Automotive Perception Always Lags Reality
- 05/10/2012 |
- by Karl Brauer |
- Karl on Cars / Karl's Cars
My wife's car just turned over 70,000 miles on a model that's been almost completely trouble free for the past nine years.
Some might say 70,000 miles isn't a lot for a car to be trouble free, but I know of many cars that have gone far fewer miles while exhibiting plenty of mechanical breakdowns and unscheduled dealer visits. To be fair, a couple weeks ago there was a loud "ding" in the cabin and almost every warning light came on (brake, ABS, traction control, check engine). Turns out the ABS computer is malfunctioning and needs to be replaced. It's not a tough job, but the dealer wants $700 to do it. Yeah, right. I'll be pricing the part out and installing it myself, as soon as I get the time. Meanwhile, the car doesn't have ABS or traction control. But it still runs fine, and given the cars both my wife and I have driven over the past 25 years a lack of traction control and ABS actually feels more familiar to us. It doesn't snow in Southern California and we both know how to practice adequate, non-ABS stopping distances in our driving patterns (we do that even when the ABS is working).
But that's not the point of this article. The point is that when this car was sold new I wouldn't have expected it to go 70,000 trouble-free miles. Why? Because it's a 2004 Chevrolet Malibu, and in 2004 Chevrolet sedan's didn't exactly have a stellar reputation for quality. But given the time and distance this car has covered I'm fully satisfied (and moderately surprised) by the Malibu's overall ownership experience. Other than gas, tires, oil and insurance premiums we haven't had to spend any money on it. It still gets exceptional fuel efficiency, particularly given it's horsepower and acceleration (the V6 will light the front tires up willingly -- hee-hee, even moreso now that the traction control isn't working).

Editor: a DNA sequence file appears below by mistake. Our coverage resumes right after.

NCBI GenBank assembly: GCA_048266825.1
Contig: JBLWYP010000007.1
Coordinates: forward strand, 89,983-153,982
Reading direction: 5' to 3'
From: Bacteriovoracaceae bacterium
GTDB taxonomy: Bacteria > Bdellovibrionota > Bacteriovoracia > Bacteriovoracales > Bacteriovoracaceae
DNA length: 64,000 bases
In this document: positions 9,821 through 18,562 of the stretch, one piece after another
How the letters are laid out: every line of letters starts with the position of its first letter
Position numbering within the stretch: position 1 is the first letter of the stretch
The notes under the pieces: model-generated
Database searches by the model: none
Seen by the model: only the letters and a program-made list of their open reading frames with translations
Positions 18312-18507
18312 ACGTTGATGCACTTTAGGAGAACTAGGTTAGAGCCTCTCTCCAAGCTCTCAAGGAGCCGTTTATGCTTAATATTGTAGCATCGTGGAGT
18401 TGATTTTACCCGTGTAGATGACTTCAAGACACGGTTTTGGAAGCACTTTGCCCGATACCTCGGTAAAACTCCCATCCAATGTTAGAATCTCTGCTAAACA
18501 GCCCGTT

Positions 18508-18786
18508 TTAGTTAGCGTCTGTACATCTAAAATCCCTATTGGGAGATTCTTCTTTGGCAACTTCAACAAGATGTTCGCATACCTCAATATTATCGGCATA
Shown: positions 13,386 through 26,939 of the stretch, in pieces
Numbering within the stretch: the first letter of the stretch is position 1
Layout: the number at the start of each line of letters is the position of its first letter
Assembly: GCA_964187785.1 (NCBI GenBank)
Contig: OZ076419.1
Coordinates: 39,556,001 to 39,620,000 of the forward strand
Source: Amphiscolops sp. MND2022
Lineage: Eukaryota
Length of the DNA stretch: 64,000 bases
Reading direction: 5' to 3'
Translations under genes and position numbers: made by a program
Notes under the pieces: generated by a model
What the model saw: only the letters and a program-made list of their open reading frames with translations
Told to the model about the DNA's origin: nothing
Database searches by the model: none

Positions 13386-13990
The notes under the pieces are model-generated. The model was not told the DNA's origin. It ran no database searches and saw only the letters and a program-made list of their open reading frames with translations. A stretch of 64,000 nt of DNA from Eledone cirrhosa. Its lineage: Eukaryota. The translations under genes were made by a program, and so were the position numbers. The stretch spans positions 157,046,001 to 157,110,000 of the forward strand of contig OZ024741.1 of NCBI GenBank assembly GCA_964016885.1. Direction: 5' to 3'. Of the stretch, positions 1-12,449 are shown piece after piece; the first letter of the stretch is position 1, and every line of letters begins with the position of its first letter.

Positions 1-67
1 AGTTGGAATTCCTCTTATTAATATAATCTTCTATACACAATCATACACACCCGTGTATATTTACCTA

It reminds me of the 2000 Hyundai Elantra I drove as part of a long-term test 12 years ago. Like the Malibu, I wasn't expecting a lot out of the funny little car from the funny little Korean car company. But one year and nearly 20,000 miles later I had to ask myself, "Why would I not buy this car over a Honda Civic or Toyota Corolla? It costs less, drives as well or better, and it didn't have a single mechanical issue during our long-term test."
Of course the answer might be, "Because it has a lower re-sale value, Karl." True, but if I bought the Elantra for less money up front and drove it until the wheels fell off that wouldn't matter either, would it? Especially if the wheels took a long time to fall off and it had a long factory warranty to cover any possible issues, which of course all modern Hyundais have. Twelve years after I drove that Elantra the brand is gobbling up market share while sales increase every year. And in case you haven't noticed, the resale value on Hyundais has gone up, too.
My experience with that Elantra suggested this was the future of Hyundai over a decade ago, but the general opinion regarding the Korean brand didn't start shifting until the last couple years. Plenty of people still can't accept the cars are anything but a cheap (in the bad sense of the word) alternative to establshed import brands. These folks aren't lagging reality, they're disconnected from it.
And I think the same is now true of GM products. The current crop of General Motors cars is fully competitive with other volume brands from Europe and Japan (and Korea), but many import loyalists refuse to accept it. If I hadn't personally spent the last 9 years living with our 2004 Malibu I might still be lagging reality as well. But like the Elantra, this Malibu foretold GM's future 10 years before the general market caught on. Both modern versions of these cars (Elantra and Malibu) are far superior to the ones I've had a personal connection to, but the fundamental quality existed long before the average new-car shopper caught on.
Such is the way of world. I think the folks who just figured out Hyundai and GM models are worth considering are the same ones who've decided Apple might be a company worth investing in. Heck, they might even give one of those funky "iPod" thingies a try...